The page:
Menu

15 Montessori-inspired road trip games to play with your kids

Try these activities as an alternative to handing over the iPad to make the long car ride a meaningful part of your vacation.

15 Montessori-inspired road trip games to play with your kids

One of the things that set the Montessori approach apart is its focus on engagement, rather than simply entertaining children. All Montessori classroom work is designed to be child-led. After being shown how to use something, the kids are the ones completing the work on their own, which encourages active, not passive, participation. They are active, rather than passive participants.

While there's no need to turn your car into a classroom, the Montessori principle of engaging children with purposeful, hands-on activities can be applied to your summer road trip to keep everyone learning and having fun on the go.

Try these activities as an alternative to handing over the iPad to make the long car ride a meaningful part of your vacation.

1. I spy

This classic game is a great one for road trips because it requires no materials and can be adapted for children of all ages. Keep it simple ("I spy something red") for your youngest and make it more challenging ("I spy something shaped like an octagon") for older children.

If your child is enjoying learning their letter sounds, the car is also a great place to practice I spy with sounds ("I spy something that starts with b").

2. Lacing Cards

Lacing cards are a pre-sewing work included in many Montessori classes for 3-6-year-olds. They are great for building fine motor skills and concentration. Young children often concentrate on this activity for long periods of time, but it has very few pieces, making it a good one for long car trips. There are many fun options, making it easy to find one that matches your child's interests.

3. Read out loud from a book about your destination

Books are always a great road trip option, but it's even more special if you can find a book about the place you're visiting.

  • Going to the beach? Try this one.
  • Traveling to a forest? one is great
  • Traveling to a big city? We love this.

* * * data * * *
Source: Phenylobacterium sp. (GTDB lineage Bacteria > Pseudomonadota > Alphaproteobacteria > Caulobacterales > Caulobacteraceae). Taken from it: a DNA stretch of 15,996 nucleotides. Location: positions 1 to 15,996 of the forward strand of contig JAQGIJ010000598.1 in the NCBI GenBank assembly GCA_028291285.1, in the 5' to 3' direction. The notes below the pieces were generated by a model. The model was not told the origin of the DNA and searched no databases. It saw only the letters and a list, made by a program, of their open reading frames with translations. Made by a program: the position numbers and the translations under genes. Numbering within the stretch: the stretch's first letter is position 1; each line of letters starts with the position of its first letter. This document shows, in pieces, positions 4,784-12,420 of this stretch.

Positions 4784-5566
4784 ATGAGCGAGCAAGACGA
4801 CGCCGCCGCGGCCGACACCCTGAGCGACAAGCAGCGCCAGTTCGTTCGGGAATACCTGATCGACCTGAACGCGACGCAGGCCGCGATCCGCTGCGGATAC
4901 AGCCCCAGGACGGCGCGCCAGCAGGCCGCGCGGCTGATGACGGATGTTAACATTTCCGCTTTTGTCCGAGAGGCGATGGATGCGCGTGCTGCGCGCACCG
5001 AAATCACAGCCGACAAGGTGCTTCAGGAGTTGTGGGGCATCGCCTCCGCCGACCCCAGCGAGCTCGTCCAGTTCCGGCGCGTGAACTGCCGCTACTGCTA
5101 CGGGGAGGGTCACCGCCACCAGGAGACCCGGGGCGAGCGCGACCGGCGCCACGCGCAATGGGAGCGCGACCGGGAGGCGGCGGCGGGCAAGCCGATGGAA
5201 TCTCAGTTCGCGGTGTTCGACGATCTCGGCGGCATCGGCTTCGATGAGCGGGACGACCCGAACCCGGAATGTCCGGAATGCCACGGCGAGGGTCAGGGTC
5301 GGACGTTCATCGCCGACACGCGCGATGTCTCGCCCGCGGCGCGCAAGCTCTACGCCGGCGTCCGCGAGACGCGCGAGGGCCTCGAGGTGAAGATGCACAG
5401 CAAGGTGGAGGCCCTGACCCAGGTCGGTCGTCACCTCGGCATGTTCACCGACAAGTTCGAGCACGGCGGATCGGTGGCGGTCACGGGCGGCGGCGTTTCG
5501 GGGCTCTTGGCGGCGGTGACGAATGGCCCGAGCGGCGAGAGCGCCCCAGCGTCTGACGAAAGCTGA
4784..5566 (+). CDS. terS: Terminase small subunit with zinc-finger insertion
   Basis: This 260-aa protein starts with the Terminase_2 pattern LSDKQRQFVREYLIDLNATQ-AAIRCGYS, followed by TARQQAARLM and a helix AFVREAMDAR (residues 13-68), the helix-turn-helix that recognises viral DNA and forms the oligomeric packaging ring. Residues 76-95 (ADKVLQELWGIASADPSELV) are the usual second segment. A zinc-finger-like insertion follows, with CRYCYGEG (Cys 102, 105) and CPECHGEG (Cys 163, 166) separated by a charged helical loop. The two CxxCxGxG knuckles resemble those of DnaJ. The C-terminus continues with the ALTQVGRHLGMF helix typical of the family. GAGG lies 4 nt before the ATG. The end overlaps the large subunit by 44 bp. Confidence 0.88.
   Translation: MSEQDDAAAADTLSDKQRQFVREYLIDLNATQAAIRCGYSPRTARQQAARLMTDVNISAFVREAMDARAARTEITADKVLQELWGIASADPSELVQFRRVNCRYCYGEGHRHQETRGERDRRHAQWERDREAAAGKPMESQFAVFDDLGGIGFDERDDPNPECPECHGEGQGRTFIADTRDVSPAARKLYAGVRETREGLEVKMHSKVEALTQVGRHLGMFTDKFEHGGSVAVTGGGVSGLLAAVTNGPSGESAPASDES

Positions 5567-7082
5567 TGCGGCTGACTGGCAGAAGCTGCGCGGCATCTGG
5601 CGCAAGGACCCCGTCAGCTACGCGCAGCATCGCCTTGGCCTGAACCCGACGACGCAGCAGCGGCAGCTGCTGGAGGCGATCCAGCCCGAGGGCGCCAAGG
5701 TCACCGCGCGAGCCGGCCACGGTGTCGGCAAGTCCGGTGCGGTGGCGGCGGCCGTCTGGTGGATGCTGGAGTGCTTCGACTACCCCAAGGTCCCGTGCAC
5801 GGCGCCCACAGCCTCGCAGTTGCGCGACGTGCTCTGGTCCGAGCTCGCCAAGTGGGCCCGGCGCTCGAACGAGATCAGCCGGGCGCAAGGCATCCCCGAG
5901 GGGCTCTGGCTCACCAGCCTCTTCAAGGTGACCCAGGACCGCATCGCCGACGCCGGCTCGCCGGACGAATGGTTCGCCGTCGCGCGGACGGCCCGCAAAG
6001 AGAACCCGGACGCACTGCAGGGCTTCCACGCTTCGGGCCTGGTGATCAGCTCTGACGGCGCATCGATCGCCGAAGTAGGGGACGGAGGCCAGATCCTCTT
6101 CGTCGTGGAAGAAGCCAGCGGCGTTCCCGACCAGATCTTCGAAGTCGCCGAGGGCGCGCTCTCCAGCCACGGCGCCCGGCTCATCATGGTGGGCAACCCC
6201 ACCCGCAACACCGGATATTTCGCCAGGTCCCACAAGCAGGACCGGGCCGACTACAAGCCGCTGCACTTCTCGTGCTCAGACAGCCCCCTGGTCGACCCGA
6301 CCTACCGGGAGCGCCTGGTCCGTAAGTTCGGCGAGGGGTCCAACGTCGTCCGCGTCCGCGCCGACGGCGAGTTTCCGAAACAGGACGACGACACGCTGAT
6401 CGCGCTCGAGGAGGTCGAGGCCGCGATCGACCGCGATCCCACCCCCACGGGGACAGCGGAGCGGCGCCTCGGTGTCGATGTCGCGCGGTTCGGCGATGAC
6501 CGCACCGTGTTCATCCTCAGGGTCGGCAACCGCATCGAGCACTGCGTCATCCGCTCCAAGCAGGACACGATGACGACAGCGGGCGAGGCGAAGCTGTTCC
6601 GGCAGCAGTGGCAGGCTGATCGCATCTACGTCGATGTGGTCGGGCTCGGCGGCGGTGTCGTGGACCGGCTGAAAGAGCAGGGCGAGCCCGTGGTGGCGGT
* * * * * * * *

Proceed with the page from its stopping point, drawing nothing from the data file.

4. Etch a sketch

Art supplies are great to bring for the hotel room but can be a bit messy in the car. Try giving your child an Etch a Sketch for the backseat instead. This will allow them to unleash their creativity without filling your car with melted crayons and paper scraps.

It is also great for practicing control of the hand. Alternatively, try this Magnatab magnetic drawing toy.

5. Meaningful music

Try giving everyone in the car a turn to choose the music selection. Both Frank Leto and Growing Sound make wonderful Montessori-friendly children's music.

6. Audiobooks

Audiobooks are another great way to keep children happy and engaged in the car and many are available through the public library for free.

7. Tell me a story

Tell your child you're going to make up your very own story together. You say the first couple of lines of the story and then ask someone else in the car to continue it. Keep taking turns, letting everyone in the car participate in the game until the story comes to a conclusion. Try setting the story in a car or in your destination help get your child excited about the trip.

8. Scavenger hunt

Before your trip, ask your child to help you make a list of all of the interesting things they'd like to see along the way. This might include certain animals, a fancy car they like, or different types of trees or flowers.

Make a list with little checkboxes and ask them to keep a lookout and check off what they find on your journey. Don't feel like making a list? Try this one.

9. Make a map

Draw or print a simple map of your travel route. Let your child draw or write things they see or things that happen along the route. This makes a great free souvenir of your journey!

10. Road trip bingo

If your child already knows their letters and numbers, try license plate bingo or another travel bingo game. This is not only entertaining, but it's also great for visual depiction and practicing reading as your child tries to decipher the different license plates.

Activities for rest stops

Try to view rest stops as more than a quick potty break, especially on a longer trip. While it's tempting to push through and get where you're going, doing so can often backfire with young children. Allot just 15 to 20 minutes for one of these easy activities, or some simple free play time.

11. Nature hunt

Set a time limit of five minutes and task everyone with finding the most interesting nature item they can. Ask everyone to place their item on a small blanket and share what they liked about it.

12. Sidewalk chalk

Bring a small container of sidewalk chalk and tell your children they have 15 minutes to decorate the rest stop sidewalk and make it beautiful for all of the travelers coming through.

13. Bubbles

Bring a small bottle of bubbles for your child to blow and chase while they stretches their legs.

14. Bucket and shovel

A bucket is multi-purpose so it's a great item to bring on any road trip. If the rest stop is rocky, they can collect their favorite rocks to sort or show you before putting them back. If it's sandy, they can dig in the sand a bit before hopping back in the car